Mobile phone users can send a simple text message to opt out of unsolicited sales and marketing calls from today.
The 'text-to-register' service, launched by the Telephone Preference Service (TPS)1 and Ofcom, enables mobile phone users to add their number to the UK's official ‘do not call’ database by texting ‘TPS’ and their email address2 to 850953.
It is illegal for organisations to make unsolicited sales and marketing calls to numbers registered with the TPS, unless they have a person’s consent to do so.
According to Ofcom research 4, only half (48%) of people familiar with the TPS are aware that mobile numbers can be registered, compared to almost nine in 10 (88%) for landline phone numbers.
This helps explain why only 2.9 million mobile numbers (around 3%) are registered on the TPS database, compared with 18.5 million landline numbers (around 85%).
By introducing the quick and easy text-to-register process, the TPS and Ofcom aim to raise awareness of the preference service among mobile users and drive registrations.
To register, mobile customers simply text ‘TPS’, followed by their email address to the shortcode 85095. They will receive a text reply from the TPS confirming their number has been successfully added to its database.
Registrants should notice a gradual reduction in unsolicited sales and marketing voice calls after a few days, although it can take up to 28 days for the service to become fully effective.
A study commissioned by Ofcom and the Information Commissioner’s Office found people registered with the TPS saw a reduction in the monthly volume of live sales or marketing calls received of around a third (31%). Registering with the TPS, however, does not prevent spam text messages.5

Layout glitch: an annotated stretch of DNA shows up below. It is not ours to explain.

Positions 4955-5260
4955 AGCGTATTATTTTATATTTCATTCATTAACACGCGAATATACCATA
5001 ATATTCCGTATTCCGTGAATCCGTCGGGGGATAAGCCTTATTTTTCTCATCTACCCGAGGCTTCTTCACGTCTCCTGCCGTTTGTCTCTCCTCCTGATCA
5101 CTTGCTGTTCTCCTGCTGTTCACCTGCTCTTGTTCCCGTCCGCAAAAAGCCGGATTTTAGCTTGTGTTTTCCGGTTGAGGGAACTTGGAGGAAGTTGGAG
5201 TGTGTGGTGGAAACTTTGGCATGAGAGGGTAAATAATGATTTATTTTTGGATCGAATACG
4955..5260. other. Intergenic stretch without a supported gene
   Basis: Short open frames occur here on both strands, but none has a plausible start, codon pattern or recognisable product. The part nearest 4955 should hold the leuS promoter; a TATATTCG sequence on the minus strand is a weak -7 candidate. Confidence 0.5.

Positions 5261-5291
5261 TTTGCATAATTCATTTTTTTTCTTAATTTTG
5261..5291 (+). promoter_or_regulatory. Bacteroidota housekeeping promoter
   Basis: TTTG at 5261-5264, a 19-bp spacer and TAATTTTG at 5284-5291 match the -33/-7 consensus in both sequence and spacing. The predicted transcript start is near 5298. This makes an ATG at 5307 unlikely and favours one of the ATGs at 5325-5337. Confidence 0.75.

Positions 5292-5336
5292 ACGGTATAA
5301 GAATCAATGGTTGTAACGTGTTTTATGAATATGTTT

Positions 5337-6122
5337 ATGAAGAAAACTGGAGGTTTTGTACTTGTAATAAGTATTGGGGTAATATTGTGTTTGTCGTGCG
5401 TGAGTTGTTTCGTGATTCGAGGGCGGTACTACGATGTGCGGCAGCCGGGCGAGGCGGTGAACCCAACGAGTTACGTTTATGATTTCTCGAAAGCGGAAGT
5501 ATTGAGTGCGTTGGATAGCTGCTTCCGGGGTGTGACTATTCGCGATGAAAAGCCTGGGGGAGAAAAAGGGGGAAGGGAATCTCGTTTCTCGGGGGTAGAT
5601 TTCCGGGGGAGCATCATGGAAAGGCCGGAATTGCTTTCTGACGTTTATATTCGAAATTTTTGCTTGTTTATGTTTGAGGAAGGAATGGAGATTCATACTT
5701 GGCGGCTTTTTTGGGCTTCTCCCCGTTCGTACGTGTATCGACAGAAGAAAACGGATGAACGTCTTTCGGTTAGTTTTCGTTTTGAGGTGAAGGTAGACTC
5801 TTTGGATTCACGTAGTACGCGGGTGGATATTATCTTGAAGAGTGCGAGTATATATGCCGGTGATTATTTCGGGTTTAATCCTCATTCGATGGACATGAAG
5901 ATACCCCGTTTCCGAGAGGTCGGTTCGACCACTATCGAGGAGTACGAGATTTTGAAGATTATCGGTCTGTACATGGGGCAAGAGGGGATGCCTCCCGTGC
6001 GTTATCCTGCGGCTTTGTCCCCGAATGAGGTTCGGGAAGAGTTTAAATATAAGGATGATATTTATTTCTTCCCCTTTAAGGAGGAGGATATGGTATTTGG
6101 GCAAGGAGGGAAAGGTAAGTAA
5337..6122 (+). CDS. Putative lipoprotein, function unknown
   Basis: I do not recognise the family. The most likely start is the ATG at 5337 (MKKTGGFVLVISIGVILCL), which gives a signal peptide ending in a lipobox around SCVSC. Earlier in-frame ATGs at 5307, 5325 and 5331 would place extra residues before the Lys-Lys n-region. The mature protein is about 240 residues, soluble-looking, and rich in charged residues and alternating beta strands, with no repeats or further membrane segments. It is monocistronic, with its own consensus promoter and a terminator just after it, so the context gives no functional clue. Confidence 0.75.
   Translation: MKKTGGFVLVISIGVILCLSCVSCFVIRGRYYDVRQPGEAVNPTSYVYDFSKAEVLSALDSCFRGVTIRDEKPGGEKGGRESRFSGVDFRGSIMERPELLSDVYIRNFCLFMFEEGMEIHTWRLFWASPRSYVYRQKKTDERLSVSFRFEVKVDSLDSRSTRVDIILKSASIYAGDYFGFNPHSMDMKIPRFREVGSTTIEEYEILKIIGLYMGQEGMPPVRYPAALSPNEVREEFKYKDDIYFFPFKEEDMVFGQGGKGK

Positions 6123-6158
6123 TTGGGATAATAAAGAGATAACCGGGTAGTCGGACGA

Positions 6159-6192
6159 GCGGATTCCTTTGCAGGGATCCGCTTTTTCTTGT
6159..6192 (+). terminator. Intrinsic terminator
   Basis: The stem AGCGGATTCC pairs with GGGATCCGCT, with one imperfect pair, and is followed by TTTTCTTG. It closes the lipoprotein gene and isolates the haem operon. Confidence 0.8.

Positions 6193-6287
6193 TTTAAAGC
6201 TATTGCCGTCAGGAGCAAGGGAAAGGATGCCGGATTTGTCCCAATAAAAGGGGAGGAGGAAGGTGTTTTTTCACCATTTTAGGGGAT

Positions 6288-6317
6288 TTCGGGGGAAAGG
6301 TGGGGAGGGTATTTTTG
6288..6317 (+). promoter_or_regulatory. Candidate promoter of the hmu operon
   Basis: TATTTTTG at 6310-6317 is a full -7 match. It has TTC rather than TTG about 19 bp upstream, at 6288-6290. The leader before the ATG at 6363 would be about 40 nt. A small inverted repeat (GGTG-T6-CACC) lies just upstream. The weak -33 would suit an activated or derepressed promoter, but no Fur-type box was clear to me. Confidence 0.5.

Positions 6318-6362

John Mitchison, Head of the Telephone Preference Service, said: “Rogue callers operate illegally and against the interests of ordinary people.
“Texting will make it easier for people to register their mobile numbers on the TPS, which is the only official no-call list, and help us stamp out rogue callers once and for all by giving the Information Commissioner more ammunition to prosecute these cases.”
Lindsey Fussell, Ofcom Consumer Group Director, added: “Many millions of landline customers already take advantage of the protection the TPS gives against nuisance calls, and we want to ensure it’s as easy as possible for mobile users to do the same.
“We encourage anyone who wants to reduce the number of frustrating and unwanted calls to their mobile phone to register with the TPS today.”
Baroness Neville Rolfe, Minister responsible for data protection, said: “Nuisance calls are incredibly intrusive and can cause significant distress, particularly to elderly and vulnerable members of society.
“Government is committed to tackling this problem, and we have introduced a series of measures that have already seen record fines handed out to combat these rogue callers.
“This new service from the TPS and Ofcom will help protect people with mobile phones, making it easier for them to register via text and opt out of the call list."
As well as registering with the TPS, people can tackle nuisance calls and messages in other ways.
Ofcom has the following five tips:
Ofcom's guides for consumers provide more information.
Notes to Editors:
1.The TPS is a service for consumers enabling them to opt out of receiving unsolicited live sales or marketing calls. The TPS keeps and maintains the register on Ofcom’s behalf. The Information Commissioner’s Office has lead responsibility for taking enforcement action against companies that call people registered with the TPS without their prior consent.
2.The TPS requires a registrant’s email address as a means of verifying their identity, should they need to make a complaint.
3.The major mobile providers have informed us that consumers will not be charged for texting this number. Customers using Android devices may receive a text message warning them they will be charged. The major mobile providers have assured us this will not be the case.
5.Text messages are defined as “electronic mail” under the Privacy and Electronic Communications (EC Directive) Regulations 2003 and as such, they should not be sent without the prior consent of the individual subscribers. If consumers receive SMS marketing and have not given prior permission, they should contact the Information Commissioner's Office, which is responsible for enforcing these rules. Unsolicited text messages can also be reported to mobile providers by forwarding them to 7726.